There are many hot phrases coming out of this presidential campaign cycle, but it is not all crooked locker room talk. Taxes have also been getting lots of attention, and not just when it comes to which candidate’s plan you prefer. If you go to Google and type in “are political” the first suggestion is “are political contributions tax deductible?”
And sometimes the best part of my job is when it is really easy.
The answer is simply “no.” And the IRS’ wording on the subject doesn’t leave any room for debate:
You can't deduct contributions made to a political candidate, a campaign committee, or a newsletter fund. Advertisements in convention bulletins and admissions to dinners or programs that benefit a political party or political candidate aren't deductible.
For anyone wondering then, there is your answer. There is no ambiguity in the IRS wording. Although I have to note the irony that you can deduct donations to many organizations whose goal is to do good. As many have heard me say the tax code is designed for two purposes: raising revenue for the country and influencing social policy – charitable contributions. That may say something about the quality of work that our political system does.
Really, it is just more that the IRS does not see political action as a deductible expense. After all, you generally also cannot deduct expenses incurred for trying to influence legislation, participating in political campaigns or communicating with executive branch officials to influence their actions.
Looking at these political maneuverings got me to thinking that it might be worth looking at other things that are not tax-deductible. So to that end, you should not be counting on the positive tax ramifications of the following:
-Wristwatches. In the IRS’ wisdom-filled words, “You can’t deduct the cost of a wristwatch, even if there is a job requirement that you know the correct time to properly perform your duties.”
-Health Spa Expense. If your job also requires that you be in good physical condition to perform your duties, you still do not get to deduct any spa expenses.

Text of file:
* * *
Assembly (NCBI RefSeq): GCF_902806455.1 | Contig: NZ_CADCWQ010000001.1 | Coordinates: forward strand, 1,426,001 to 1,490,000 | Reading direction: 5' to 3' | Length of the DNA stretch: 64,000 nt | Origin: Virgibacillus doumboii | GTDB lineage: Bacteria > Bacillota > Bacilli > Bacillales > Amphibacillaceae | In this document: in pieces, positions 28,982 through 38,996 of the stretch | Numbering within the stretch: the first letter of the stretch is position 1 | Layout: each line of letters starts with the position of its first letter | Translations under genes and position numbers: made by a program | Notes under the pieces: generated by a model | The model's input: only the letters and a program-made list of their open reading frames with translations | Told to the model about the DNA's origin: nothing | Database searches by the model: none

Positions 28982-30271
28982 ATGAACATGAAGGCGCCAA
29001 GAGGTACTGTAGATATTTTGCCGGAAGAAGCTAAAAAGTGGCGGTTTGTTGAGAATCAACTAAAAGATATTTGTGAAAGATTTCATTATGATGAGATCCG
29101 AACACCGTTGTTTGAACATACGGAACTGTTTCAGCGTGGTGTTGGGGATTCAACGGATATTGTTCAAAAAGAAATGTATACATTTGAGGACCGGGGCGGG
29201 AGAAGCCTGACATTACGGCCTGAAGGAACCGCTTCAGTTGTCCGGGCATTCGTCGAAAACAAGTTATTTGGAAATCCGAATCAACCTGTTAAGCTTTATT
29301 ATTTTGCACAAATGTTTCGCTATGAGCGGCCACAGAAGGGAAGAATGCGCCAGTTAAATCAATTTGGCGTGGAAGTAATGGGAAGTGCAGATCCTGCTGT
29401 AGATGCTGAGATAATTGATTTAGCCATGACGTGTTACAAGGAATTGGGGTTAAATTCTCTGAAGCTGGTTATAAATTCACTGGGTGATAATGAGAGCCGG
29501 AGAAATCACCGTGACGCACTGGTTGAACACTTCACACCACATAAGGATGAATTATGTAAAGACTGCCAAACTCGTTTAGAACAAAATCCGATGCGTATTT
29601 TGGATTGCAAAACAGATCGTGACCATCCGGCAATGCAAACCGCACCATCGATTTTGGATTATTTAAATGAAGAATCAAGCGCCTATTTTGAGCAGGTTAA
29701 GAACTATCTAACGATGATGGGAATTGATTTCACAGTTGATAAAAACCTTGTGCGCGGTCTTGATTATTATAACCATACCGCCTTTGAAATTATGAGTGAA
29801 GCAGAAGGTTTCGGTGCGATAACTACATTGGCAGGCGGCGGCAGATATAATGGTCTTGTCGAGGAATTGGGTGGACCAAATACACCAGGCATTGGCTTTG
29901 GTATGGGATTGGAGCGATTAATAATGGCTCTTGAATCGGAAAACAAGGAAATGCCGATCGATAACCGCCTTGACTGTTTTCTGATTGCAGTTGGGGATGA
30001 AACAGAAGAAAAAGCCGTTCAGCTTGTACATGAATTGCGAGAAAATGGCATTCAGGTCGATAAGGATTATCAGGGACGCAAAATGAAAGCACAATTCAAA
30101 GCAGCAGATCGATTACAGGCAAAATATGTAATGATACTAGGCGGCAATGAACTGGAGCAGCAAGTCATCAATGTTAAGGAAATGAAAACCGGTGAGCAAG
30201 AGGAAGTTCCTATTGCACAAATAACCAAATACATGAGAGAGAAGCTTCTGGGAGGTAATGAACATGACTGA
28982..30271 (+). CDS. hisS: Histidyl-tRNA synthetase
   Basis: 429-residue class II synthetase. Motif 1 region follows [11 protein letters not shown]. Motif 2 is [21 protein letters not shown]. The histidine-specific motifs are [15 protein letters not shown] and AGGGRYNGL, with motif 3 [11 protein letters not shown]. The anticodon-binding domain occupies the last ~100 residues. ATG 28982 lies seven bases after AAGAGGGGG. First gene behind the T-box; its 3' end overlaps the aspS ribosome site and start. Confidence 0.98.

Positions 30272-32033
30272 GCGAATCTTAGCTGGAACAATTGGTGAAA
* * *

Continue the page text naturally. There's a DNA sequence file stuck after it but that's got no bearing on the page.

-Travel Expense for Other Individuals. There are plenty of legitimate reasons for deducting expenses when traveling for business. There are many fewer legitimate reasons for why you had to pay for your wife and family to accompany you.
-Lunches with Co-Workers. In a similar vein, if you have traveled away from home for business, those meals can be deductible. When it just hits noon at the office, however, hitting a restaurant with the co-worker from the next cubicle is not a deductible expense.
-Commuting Expenses. Similarly, the cost of traveling away from home on business is likely deductible. The car ride to and from the regular office every day, though, is not – no matter how long you spend in traffic.
There are obviously many more that I could get into here. There are also some categories of deduction where I could just pick one and write an entire article pulling apart the nuances of what is and what is not deductible. What this highlights is the usefulness (or dare I say, need) of having someone who understands the rules on your side. So if you are curious about what expenses you have incurred this year are actually deductible, this is a good time to start getting answers to those questions and making some moves before the end of the year if your tax situation needs help.